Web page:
CONCLUSIONS: Ocular surface disease is common in those using topical antiglaucoma medications. Abnormal TBUT is associated with increasing number of eye drops and benzalkonium chloride-containing eye drops, although this also occurs with the use of preservative-free eye drops.
    Study site: Eye Clinic, University of Malaya Medical Centre (UMMC), Kuala Lumpur, Malaysia,
  6. Ismail F, Peyman M, Waran V, Vasudevan S, Subrayan V
    Optom Vis Sci, 2015 Apr;92(4 Suppl 1):S33-5.
    PMID: 25730333 DOI: 10.1097/OPX.0000000000000528
    To report a rare case of nasal chondroma presenting as hypertelorism.
  7. Chung KM, Mohidin N, Yeow PT, Tan LL, O'Leary D
    Optom Vis Sci, 1996 Nov;73(11):695-700.
    PMID: 8950751
    We performed a vision screening of 1883 Chinese schoolchildren from 4 schools around Kuala Lumpur in June 1990. The group contained 1083-males and 800 females. Visual acuity, refractive error, oculomotor balance, and axial length were measured. The prevalence of myopia in Chinese schoolchildren was found to be 37% in the 6- to 12-year age group and 50% in the 13- to 18-year age group. Approximately 63% of the sample had unaided visual acuity of 6/6 or better and 24% had unaided acuity of 6/12 or worse. Six hundred twenty-five students (33%) failed the vision screening test and were referred for further examinations. The group which failed the vision screening test and had the highest rate of referral (46%) was the 11- to 12-year-old age group. The most common visual disorder was uncorrected myopia, accounting for 38% of the referrals (235 students). Only 26% of the sample were wearing a spectacle correction.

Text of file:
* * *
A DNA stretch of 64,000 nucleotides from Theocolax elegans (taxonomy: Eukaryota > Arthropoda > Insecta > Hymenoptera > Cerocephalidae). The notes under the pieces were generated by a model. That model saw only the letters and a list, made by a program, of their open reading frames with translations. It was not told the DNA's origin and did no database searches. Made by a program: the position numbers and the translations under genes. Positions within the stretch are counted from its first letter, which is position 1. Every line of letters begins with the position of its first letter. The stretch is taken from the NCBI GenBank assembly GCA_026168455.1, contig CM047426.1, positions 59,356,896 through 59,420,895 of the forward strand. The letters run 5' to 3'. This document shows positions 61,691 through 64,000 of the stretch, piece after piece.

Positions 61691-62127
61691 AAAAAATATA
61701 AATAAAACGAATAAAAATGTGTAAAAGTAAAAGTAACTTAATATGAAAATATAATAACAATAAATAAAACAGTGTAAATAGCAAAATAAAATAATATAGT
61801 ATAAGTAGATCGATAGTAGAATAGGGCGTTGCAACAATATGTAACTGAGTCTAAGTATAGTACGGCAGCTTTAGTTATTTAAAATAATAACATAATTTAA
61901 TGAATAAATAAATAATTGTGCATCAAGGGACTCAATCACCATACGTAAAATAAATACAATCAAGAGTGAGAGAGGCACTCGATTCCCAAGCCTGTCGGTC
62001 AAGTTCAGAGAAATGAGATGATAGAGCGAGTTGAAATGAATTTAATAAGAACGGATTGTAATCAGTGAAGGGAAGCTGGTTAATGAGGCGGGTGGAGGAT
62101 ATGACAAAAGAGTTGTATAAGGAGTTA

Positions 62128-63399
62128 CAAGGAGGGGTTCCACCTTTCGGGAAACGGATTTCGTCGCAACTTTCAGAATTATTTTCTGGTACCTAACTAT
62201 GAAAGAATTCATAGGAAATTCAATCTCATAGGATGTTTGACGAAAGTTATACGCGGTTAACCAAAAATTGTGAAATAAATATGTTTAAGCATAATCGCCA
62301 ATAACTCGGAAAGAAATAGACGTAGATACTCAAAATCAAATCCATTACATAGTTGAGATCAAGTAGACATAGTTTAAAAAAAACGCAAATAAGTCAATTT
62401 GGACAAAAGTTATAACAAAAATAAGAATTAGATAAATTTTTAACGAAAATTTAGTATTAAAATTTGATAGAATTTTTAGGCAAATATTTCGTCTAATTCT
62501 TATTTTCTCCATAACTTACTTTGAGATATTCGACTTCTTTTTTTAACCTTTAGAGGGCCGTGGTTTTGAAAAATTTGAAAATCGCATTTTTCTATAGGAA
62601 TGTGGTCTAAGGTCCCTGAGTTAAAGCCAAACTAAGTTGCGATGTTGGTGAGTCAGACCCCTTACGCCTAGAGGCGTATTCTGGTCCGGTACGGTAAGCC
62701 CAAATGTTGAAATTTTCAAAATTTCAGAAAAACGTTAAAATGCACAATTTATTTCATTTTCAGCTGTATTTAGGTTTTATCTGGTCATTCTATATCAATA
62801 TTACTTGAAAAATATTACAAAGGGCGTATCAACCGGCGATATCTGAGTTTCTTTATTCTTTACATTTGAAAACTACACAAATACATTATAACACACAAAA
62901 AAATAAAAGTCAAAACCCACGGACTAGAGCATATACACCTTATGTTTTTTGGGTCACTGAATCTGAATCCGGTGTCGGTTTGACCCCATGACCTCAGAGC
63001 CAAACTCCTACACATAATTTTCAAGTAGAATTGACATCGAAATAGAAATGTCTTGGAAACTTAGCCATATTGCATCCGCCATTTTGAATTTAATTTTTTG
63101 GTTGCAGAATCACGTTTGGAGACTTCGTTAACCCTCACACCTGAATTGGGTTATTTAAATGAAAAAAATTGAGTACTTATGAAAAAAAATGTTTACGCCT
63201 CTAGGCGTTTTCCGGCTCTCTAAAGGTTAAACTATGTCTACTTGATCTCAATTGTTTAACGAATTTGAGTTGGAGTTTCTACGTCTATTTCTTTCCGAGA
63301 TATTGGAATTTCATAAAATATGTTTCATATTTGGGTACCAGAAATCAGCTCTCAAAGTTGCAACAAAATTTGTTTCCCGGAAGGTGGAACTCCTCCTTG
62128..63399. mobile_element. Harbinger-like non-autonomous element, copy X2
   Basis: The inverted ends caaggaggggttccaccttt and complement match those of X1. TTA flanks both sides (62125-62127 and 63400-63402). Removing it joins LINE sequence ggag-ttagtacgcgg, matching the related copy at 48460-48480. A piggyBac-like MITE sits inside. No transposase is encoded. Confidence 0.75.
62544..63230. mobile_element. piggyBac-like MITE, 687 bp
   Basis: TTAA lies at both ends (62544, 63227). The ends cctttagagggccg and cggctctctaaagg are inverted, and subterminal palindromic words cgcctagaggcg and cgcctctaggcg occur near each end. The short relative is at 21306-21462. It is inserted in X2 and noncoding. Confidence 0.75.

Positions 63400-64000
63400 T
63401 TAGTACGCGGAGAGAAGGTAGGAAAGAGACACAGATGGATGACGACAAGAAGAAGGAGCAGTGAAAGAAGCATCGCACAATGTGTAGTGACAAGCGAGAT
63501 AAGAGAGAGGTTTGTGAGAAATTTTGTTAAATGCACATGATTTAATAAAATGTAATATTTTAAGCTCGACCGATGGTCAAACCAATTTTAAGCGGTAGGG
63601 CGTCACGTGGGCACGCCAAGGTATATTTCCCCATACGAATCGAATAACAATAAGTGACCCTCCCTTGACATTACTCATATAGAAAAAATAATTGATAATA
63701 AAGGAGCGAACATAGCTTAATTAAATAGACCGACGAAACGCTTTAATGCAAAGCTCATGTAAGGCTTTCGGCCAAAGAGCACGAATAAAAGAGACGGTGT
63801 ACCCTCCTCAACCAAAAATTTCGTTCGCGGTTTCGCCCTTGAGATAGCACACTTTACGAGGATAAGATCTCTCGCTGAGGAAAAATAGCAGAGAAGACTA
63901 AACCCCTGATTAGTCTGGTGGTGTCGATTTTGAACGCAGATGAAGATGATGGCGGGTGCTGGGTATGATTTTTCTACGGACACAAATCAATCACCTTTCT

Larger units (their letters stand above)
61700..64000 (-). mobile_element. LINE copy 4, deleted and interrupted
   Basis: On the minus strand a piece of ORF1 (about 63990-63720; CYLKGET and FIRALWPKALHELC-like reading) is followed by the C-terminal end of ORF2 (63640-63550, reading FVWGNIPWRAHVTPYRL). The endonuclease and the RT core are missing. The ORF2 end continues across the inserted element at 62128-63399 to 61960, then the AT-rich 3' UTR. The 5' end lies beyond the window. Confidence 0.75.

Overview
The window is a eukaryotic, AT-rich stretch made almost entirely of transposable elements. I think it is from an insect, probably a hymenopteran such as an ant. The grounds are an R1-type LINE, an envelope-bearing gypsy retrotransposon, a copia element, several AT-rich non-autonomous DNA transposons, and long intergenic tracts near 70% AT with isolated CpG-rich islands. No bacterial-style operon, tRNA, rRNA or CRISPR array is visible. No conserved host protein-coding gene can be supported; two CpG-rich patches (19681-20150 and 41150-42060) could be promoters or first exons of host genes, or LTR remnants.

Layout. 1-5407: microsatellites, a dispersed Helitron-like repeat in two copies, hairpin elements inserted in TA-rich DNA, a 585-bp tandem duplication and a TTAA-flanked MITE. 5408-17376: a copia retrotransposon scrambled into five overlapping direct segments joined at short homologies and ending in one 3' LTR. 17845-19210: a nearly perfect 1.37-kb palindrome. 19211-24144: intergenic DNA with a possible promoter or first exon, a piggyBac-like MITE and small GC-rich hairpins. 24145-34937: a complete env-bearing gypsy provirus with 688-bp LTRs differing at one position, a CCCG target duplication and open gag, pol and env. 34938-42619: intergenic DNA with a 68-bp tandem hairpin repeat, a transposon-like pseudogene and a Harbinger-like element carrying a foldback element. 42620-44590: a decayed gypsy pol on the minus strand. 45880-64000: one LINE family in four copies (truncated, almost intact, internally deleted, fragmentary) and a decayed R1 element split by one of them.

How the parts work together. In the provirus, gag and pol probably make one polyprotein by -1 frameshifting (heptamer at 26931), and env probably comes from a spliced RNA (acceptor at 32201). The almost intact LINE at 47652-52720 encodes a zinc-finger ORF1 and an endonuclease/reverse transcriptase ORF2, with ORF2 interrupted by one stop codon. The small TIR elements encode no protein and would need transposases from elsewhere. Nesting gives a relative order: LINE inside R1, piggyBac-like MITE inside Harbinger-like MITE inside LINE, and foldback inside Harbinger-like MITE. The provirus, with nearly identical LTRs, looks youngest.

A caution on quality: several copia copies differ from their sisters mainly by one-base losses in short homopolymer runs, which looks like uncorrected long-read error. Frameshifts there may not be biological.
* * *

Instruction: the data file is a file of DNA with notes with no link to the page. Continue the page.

8. Chung KM
    Optom Vis Sci, 1999 Feb;76(2):121-6.
    PMID: 10082059
    The clinical significance of fundus magnification produced during direct ophthalmoscopy of the corrected eye has not been fully established. Based on paraxial ray tracing, fundus magnification (M) can be defined by a simple equation, M = (K'/4) x (Fs/K), where K' is the dioptric axial power of the eye, Fs is the correcting thin lens power and K is the ocular ametropia. Refractive myopes produce greater fundus magnification than axial myopes, whereas refractive hyperopes produce lower fundus magnification than axial hyperopes. If we assume 15 x fundus magnification as our standard magnification for an emmetropic reduced eye, then wearing glasses or putting the focusing lens at or close to the anterior focus of the eye is able to achieve the standard magnification for axial myope and axial hyperope, whereas wearing contact lenses is able to achieve the standard magnification for refractive myope and refractive hyperope. Vertex distance has greater influence on fundus magnification produced during direct ophthalmoscopy than other funduscopic techniques. In conclusion, the newly defined formula has clinical applications during direct ophthalmoscopy.
  9. Ong BL
    Optom Vis Sci, 1996 Mar;73(3):208-10.
    PMID: 8725025